Industrial project commissioning requires a commissioning plan to be created, the proper team to be selected to carry out the commissioning activities, and detailed documentation of all commissioning tests and procedures to verify that everything was done to the correct standards and practices.
The commissioning plan is the project roadmap and identifies who will be involved and what their roles and responsibilities will be, and outlines the documentation that is required. Since the scope of each project differs from project to project and client to client, the team that carries out the commissioning activities also differs. It is important that the right team is assembled and is qualified to carry out the commissioning activities. At the end of industrial project commissioning, a handover package is created by the contractor and given to the owner, which includes a collection of the commissioning tests and procedures that were conducted.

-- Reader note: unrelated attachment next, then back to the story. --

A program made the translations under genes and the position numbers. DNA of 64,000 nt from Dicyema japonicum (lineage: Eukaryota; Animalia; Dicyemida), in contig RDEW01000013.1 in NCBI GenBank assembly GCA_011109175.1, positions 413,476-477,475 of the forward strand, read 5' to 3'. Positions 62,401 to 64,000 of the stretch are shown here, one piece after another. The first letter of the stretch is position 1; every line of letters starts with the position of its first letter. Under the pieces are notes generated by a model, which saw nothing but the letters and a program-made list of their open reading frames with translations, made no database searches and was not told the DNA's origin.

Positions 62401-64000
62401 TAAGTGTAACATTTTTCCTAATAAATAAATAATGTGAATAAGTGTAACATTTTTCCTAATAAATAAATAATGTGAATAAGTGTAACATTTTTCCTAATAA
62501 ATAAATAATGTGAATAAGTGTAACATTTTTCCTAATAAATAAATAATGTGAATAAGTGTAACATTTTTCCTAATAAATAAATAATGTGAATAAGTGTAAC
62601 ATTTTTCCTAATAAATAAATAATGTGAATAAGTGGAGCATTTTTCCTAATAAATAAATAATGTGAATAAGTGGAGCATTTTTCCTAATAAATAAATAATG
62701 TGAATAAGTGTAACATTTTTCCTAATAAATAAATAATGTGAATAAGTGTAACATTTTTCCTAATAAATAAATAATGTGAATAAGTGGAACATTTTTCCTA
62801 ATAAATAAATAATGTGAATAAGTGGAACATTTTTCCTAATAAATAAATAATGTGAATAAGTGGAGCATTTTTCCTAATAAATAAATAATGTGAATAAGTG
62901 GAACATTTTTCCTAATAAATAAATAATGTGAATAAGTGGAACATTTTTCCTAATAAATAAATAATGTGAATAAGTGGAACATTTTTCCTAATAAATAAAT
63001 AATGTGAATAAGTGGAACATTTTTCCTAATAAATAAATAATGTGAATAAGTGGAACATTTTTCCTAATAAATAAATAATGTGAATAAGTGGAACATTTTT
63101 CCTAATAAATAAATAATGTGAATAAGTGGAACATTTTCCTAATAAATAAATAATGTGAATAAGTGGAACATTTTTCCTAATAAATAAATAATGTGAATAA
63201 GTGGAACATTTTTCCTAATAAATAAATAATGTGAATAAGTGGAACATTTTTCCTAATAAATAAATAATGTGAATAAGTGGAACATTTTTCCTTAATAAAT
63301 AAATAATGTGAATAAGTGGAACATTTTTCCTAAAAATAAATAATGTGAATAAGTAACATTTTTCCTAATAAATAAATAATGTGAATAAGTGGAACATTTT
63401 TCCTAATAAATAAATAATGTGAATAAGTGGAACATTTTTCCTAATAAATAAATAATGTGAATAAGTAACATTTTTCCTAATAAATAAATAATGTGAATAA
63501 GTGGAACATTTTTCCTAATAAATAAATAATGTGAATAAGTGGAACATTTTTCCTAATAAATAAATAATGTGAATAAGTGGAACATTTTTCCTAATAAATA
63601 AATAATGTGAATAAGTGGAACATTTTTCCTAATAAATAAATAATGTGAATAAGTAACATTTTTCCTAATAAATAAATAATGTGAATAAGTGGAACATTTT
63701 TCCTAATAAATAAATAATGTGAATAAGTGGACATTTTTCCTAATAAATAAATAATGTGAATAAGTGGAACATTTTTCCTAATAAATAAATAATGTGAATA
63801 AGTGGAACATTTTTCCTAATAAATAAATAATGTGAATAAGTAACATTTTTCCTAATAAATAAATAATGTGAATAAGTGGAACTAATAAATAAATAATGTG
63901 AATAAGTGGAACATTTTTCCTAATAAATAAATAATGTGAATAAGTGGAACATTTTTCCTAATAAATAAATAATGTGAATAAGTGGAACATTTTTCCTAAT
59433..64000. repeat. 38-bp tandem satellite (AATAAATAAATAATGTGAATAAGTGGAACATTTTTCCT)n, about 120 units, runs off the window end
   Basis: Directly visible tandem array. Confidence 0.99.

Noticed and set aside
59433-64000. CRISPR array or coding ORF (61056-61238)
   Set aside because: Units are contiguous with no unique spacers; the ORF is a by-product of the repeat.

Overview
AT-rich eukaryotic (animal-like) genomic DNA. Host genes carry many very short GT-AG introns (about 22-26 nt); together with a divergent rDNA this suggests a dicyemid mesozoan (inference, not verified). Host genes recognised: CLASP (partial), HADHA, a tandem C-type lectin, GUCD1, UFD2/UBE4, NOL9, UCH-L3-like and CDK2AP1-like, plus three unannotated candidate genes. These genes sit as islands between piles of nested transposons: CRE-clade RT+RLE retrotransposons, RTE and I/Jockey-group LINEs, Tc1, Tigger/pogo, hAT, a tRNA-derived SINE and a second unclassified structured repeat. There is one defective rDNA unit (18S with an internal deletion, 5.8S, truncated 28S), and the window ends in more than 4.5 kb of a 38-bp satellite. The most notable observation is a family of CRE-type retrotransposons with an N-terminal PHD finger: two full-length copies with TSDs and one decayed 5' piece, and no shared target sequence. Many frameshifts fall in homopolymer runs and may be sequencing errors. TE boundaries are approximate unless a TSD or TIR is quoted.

There are three stages of industrial project commissioning. First, pre-commissioning occurs, which happens during the final stages of construction. The second stage is commissioning, which is sometimes called “cold” commissioning. And last comes the startup stage.
Pre-functional test (PFT) inspections, end-of-construction punch lists and check sheets, factory and site acceptance testing of control systems, and instrument loop checks are all completed during the pre-commissioning stage. The commissioning stage for industrial projects includes running and testing processes without chemicals or hazardous materials, pre-functional testing of complete building systems, pre-commissioning focusing on equipment, and commissioning focusing on the system. During the startup stage, the plant is brought into operation and the commissioning team provides engineering support as required by the owner.
We created a guide with more details related to Industrial Project Commissioning, which can be accessed here.